CHAKWAL: On Nov 12, Sardar Faiz Tamman — former MNA from NA 61 (Chakwal II) — proclaimed on his Facebook page, “First shikar [hunt] of the season.” With the post, the influential man also uploaded six photographs. In one of them, eight dead partridges (one black and seven brown) are placed on the bonnet of his Land Rover while the visibly excited Mr Tamman, carrying a 12-bore gun, stands with two of his aides, one of whom is also carrying a 12-bore gun.
Most of his Facebook friends hailed his achievement, and he received criticism from only a few. “Shikar par sirf ghareebon peh pabandi hai [The ban on hunting refers only to the poor],” lamented Shahid Iqbal, one of Mr Tamman’s Facebook friends.
The hunting of partridges is generally prohibited in Punjab but is allowed in the winters under certain conditions. These require the hunter to have a valid shooting licence and a permit from the Punjab Wildlife and Parks Department (PWPD). The bag limit for one hunter is six birds a day, while the use of automatic weapons, repeater guns and vehicles is strictly prohibited — at least, according to the law. Pointer dogs are allowed only with a specific licence, and hunting is never allowed in wildlife sanctuaries. For the ongoing season, the PWPD has opened the partridge hunt from Dec 1 to Feb 15 in the 47 sub-districts of the province, with hunting allowed only on Sundays.
But the restrictions do not matter to persons such as Sardar Tamman; they can poach whenever they want. When approached by Dawn for comment, he said merely: “I don’t know much about poaching … hunting is my hobby and I try to do it within limits.”
“Fed up by Mr Tamman’s continuous poaching, we conducted a raid against him some years ago when he was a sitting MNA,” recalls a PWPD official. “But to do so, we had to call in extra personnel from the neighbouring Khushab district. Despite our best efforts, we could detain only one of his close aides and seized two partridges from him. But we were stopped at three places by the police who wanted us to release the poacher. We did manage to impose a fine on him, but we also had to face a strong backlash from our superiors.”
Last September, the Taunsa Sharif police registered a case against Mumtaz Bhutto Qaisrani, a PML-N MPA, and six identified and 40 unidentified associates on charges of ransacking the wildlife department office and forcibly having four poachers released. They had been nabbed red-handed when out hunting quails. But the young deputy director of the wildlife department, Hassan Sukhera — who wrote to the district police officer about taking legal action against the MPA and his men — ended up in much bigger trouble: he was suspended and later transferred to the head office. Influential poachers across the province continue to defy the law while the toothless PWPD can take action only against poor people.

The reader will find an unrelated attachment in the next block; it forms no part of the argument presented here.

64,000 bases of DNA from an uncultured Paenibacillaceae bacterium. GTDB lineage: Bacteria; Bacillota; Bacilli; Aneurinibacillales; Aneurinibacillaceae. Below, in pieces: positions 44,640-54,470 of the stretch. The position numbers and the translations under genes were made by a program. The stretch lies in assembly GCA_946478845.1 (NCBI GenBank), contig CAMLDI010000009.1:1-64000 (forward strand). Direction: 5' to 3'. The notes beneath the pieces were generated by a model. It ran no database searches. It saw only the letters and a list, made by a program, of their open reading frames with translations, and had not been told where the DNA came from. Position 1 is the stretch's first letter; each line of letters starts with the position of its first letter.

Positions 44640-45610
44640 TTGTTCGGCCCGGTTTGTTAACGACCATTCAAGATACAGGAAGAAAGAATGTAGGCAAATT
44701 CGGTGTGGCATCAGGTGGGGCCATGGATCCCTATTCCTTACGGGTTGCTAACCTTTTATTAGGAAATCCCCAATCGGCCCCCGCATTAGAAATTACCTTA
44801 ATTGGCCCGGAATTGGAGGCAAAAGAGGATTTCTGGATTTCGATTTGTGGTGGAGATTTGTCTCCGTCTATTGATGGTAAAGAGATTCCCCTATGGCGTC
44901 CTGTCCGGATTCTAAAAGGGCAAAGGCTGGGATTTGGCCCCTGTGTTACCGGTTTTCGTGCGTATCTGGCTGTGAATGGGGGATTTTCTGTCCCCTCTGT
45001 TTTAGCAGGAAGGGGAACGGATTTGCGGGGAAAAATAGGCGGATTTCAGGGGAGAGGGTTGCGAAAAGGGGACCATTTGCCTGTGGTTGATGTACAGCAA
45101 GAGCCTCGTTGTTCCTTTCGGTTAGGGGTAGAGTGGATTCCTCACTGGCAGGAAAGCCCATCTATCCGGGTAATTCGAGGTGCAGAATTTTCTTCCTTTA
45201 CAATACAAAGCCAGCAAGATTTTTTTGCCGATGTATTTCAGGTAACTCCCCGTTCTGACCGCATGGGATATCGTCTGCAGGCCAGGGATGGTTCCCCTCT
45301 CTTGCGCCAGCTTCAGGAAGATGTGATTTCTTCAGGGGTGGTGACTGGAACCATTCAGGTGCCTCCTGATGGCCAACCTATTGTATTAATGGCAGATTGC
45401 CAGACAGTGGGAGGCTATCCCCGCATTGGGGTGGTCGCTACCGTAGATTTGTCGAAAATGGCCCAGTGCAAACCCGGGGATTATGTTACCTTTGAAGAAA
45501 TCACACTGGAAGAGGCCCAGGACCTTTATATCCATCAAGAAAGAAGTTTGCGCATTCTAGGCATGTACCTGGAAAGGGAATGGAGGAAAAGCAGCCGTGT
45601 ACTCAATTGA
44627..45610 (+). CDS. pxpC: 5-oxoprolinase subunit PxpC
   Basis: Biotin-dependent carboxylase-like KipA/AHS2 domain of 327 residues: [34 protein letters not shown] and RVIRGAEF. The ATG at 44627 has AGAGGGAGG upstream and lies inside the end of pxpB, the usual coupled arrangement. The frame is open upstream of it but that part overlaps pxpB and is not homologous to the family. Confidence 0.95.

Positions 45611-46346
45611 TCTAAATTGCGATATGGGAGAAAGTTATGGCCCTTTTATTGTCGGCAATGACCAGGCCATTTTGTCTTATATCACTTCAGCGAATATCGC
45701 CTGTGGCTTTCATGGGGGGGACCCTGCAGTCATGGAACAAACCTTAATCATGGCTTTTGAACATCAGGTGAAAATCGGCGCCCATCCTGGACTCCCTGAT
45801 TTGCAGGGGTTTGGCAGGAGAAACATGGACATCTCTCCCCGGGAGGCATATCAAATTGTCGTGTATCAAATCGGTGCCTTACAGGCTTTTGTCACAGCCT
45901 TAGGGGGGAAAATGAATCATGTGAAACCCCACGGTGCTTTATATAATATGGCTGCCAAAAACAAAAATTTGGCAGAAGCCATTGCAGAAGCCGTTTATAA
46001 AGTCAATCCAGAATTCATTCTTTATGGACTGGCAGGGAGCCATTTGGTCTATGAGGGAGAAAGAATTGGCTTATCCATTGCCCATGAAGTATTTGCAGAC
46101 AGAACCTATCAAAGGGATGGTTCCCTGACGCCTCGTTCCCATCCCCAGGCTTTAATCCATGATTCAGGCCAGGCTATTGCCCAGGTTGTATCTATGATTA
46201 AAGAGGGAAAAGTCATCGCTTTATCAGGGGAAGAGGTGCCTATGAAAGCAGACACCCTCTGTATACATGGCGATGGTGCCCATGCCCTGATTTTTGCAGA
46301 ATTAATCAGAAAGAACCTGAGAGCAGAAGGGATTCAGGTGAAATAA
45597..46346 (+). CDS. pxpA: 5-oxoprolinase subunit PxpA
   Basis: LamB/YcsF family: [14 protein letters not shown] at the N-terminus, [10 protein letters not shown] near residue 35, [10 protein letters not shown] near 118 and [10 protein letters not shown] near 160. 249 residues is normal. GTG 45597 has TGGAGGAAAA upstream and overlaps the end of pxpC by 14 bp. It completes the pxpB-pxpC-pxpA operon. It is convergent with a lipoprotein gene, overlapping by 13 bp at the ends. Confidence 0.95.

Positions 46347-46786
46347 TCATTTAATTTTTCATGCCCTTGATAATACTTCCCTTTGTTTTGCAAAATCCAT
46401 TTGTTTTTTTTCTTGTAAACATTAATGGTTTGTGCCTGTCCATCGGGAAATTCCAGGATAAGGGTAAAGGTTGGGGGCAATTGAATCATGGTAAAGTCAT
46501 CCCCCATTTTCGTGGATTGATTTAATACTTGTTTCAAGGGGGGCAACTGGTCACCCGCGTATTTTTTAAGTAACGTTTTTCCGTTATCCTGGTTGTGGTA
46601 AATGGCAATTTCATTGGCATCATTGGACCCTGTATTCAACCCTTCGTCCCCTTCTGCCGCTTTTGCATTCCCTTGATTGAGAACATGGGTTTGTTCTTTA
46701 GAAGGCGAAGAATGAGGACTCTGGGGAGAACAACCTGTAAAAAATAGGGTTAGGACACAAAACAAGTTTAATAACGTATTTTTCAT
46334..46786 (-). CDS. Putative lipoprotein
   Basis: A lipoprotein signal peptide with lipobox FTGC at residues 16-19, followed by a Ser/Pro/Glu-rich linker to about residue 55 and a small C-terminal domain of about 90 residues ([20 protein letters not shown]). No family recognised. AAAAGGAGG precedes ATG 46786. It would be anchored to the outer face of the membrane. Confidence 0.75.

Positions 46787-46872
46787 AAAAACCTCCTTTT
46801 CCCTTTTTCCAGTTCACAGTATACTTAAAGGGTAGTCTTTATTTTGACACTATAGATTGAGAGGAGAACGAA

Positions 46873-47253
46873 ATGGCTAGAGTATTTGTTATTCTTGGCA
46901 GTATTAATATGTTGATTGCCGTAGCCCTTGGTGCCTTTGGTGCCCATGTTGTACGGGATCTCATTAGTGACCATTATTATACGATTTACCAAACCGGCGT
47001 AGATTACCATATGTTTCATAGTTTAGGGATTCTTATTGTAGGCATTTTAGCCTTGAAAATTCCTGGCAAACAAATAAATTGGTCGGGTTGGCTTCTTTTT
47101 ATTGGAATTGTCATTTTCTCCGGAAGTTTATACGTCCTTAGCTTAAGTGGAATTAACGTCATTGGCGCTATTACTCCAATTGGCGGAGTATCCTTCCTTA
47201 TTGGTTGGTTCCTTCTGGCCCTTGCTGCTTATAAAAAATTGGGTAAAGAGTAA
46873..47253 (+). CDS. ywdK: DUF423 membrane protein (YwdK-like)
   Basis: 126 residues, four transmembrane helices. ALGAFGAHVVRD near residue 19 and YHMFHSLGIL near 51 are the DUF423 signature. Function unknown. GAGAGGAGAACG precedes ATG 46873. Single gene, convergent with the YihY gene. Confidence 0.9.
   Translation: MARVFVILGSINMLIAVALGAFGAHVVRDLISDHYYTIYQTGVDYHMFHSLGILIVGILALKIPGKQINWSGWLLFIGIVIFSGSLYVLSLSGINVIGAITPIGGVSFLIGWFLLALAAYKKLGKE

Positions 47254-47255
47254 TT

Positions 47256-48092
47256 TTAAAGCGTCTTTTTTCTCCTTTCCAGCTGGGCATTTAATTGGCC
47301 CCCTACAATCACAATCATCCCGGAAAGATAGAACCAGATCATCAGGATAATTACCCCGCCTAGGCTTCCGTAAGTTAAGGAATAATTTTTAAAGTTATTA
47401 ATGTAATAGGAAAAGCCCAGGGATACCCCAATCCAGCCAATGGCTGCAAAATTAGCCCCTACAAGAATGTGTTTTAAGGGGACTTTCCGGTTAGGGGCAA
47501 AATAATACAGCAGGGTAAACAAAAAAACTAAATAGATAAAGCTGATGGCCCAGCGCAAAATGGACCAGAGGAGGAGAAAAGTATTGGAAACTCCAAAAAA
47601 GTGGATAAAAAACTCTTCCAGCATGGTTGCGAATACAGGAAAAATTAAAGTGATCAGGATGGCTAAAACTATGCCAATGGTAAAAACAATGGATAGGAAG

Partridges are found in different areas in the country but the Salt Range is their hub. This is also the sole habitat in Punjab of the urial. On the basis of a census conducted eight years ago, the PWPD claims that the urial population is increasing; but it does not know about the status of partridges since no census has ever been conducted.
Influential poachers continue to kill the urial and catch their young with the connivance of wildlife watchers. Trophy hunting of the urial occurs every year. But to hunt merely one of these animals, the hunter has to get a permit costing some $16,000, which means that only foreigners buy the permit while locals poach.
Across the province, wildlife conservation is badly hit by poaching. Chakwal district, for instance, used to be a pangolin habitat but is no longer so because of poaching. The district wildlife department here is facing a severe shortage of staff: the posts of two inspectors, seven wildlife watchers and a driver are currently vacant. “Not only should these posts be filled but more should be opened up,” says an official. “The most important thing is to appoint honest, dedicated and brave officials at the top level.”
“There is an urgent need for a fresh survey of the urial and partridge population,” says a senior official of the PWPD. “I am sure it will reveal shocking figures about the partridge population at least, since by my observations it is decreasing steeply. If a survey is not possible, there should be a complete ban on hunting the bird for at least five years.”
According to the WWF-Pakistan, 32 species of birds (including local and migratory) are threatened in Pakistan while 24 mammal species are also considered threatened. Khan Shehram, a senior communications officer at the organisation, admits that it has not conducted studies specifically on the partridge population in the Salt Range and Punjab. “There is need to carry out this assessment,” he says.
courtesy: dawn news